Bright rainbow color
The vertex is used by a terrain mesh and currently visible.
The vertex belongs to the skeleton of a terrain mesh.
The hue of the rainbow colors indicates the level of the respective vertex in the mesh structure (i.e, the number of parent vertices, up to the root sector; see XDag).
Creates a new dynamic terrain mesh.
If the given options in are invalid.
The MeshUpdateData method must be called before vertex data is used (e.g. rendering using the GPU vertex buffer). This ensures that the mesh structure is consistent with the vertex or mesh data that has been sent to the IVertexUpdater resp. IMeshStructureUpdater object.
Performs all vertex data and mesh structure updates that have been left out during the last call to MeshUpdate.
This method can be called multiple times, data updates will only be performed once.
Re-initializes the mesh buffer and all meshes, in order to recover from the error state.
This method must be called after MeshUpdate has returned a negative value, in order to recover from the pending error state. Calling this method when there is no error state is allowed, but has no effect.
Allow the refinement thread to sleep for a short period of time when little or no refinement work is necessary?
The default value is
Returns the number of vertices that are currently not exposed to the application by any mesh and that may be re-used for mesh refinement.
Unused vertices may either be recycled for being used elsewhere or they may be reactivated for use in their current mesh. Since only leaf vertices can be re-used for mesh refinement, this count will usually not be equal to the mesh buffer capacity:
Capacity = CountUnused + CountVisible + N
N is the number of unused non-leaf vertices. If this counter drops to zero, mesh refinement will not be able to use new vertices to add detail to the terrain.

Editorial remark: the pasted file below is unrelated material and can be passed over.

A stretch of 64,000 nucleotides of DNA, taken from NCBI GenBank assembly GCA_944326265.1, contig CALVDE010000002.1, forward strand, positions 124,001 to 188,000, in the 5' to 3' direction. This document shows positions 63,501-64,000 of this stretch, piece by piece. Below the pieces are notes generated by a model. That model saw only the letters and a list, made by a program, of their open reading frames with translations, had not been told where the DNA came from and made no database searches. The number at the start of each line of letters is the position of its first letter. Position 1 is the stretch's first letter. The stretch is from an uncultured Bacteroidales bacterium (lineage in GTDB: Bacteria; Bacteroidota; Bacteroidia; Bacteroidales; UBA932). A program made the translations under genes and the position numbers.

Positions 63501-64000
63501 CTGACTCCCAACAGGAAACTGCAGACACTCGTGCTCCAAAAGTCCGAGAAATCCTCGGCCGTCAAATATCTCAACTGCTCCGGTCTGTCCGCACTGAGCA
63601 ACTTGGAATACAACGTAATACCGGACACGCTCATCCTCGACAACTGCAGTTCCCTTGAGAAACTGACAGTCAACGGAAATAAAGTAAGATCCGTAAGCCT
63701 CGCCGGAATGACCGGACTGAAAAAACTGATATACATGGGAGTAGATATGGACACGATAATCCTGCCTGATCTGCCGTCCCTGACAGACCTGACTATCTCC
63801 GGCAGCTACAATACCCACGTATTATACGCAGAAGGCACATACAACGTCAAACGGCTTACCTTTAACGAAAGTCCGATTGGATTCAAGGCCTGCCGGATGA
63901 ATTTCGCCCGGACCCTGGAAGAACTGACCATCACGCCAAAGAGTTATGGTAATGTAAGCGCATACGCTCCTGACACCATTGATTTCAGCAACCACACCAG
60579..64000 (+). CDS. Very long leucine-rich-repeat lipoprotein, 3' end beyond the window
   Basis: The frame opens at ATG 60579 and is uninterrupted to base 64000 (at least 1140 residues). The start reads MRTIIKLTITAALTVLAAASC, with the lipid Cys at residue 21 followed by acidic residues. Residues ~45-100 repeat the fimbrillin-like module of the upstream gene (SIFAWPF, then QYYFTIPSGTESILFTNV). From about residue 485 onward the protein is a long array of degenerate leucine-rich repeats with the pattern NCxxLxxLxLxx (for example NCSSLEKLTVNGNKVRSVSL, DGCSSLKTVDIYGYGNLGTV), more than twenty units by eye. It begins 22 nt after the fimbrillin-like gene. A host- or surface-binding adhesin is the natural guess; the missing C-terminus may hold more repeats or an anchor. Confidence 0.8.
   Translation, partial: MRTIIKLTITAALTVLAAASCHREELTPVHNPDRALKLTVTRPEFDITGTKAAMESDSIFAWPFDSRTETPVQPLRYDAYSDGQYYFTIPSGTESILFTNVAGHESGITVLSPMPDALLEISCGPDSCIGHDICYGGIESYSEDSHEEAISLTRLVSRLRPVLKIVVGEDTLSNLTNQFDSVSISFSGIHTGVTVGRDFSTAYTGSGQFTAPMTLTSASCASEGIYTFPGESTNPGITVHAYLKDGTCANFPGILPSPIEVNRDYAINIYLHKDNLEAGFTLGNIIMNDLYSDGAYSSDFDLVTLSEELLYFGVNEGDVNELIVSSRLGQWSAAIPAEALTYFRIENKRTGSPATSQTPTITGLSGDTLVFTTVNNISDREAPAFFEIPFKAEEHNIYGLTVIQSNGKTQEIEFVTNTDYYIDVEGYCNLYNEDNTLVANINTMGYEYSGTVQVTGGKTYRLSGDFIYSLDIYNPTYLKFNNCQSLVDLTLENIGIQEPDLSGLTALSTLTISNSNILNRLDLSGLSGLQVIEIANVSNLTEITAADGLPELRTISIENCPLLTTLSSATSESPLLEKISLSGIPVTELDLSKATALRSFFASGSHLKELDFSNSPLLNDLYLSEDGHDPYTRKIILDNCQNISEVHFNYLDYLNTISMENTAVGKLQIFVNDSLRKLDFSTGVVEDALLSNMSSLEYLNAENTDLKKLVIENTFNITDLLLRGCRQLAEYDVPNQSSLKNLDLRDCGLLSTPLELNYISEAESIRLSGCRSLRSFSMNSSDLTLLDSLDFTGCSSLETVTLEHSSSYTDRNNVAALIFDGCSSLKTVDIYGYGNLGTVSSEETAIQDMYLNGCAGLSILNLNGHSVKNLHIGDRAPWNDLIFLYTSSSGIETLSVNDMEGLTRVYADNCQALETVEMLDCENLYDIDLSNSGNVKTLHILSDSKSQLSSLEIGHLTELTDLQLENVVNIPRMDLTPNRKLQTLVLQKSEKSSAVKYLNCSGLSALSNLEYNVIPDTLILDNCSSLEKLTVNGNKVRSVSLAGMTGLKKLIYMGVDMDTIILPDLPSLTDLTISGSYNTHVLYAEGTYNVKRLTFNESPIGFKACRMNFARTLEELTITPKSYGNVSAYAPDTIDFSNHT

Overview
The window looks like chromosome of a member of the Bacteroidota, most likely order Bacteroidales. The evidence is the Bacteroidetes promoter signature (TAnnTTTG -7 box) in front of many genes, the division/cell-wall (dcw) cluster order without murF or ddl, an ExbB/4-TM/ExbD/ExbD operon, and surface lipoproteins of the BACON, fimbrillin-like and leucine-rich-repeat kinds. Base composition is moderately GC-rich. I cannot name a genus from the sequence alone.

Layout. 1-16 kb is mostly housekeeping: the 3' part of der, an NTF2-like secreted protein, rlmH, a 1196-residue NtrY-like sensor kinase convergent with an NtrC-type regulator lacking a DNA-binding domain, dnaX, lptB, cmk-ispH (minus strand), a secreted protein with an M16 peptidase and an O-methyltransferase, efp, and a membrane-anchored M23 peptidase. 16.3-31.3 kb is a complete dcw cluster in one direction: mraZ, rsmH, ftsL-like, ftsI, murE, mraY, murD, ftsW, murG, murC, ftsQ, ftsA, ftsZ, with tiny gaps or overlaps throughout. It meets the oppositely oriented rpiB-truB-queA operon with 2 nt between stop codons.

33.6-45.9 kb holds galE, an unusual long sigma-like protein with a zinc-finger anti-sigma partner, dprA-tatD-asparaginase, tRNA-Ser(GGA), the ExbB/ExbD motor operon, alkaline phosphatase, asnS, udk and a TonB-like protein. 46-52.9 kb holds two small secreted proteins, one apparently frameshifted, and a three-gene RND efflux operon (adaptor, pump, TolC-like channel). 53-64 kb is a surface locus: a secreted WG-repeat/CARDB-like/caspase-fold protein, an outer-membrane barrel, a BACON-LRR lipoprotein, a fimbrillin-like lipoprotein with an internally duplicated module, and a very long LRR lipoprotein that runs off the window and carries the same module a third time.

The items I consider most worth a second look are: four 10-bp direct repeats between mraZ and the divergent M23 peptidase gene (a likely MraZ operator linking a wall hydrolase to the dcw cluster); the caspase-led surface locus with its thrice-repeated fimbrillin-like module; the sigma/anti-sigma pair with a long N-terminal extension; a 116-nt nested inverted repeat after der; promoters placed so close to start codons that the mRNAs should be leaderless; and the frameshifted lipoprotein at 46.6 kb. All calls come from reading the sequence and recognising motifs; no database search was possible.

Returns the number of visible vertices in all meshes.
As a rule of thumb, the number of visible vertices should be roughly 50% of the mesh buffer capacity, so that vertex caching may contribute to performance.
Returns the refinement cycle counter of this mesh buffer.
The background refinement thread continuously runs refinement cycles and increments the counter for each cycle. This property returns the cycle counter value that corresponds to the state that has been established by the most recent call to MeshUpdate.
- See also
Is the mesh buffer in an error state and needs to be reinitialized?
The mesh buffer can enter the error state in one of the following cases:
An unexpected exception is thrown in one of the components that have been passed to the mesh buffer:
This usually indicates a code bug in the component. In this case, please file a bug report, if the component belongs to the Tinman 3D SDK.
An unexpected internal error has occurred in the mesh buffer, the refinement thread or a compute task. In this case, please file a bug report.
When entering the error state, background mesh refinement stops and all pending compute tasks are cancelled. While in the error state, the application may still use all terrain meshes in their current state. Refinement will be frozen until the mesh buffer recovers from the error state.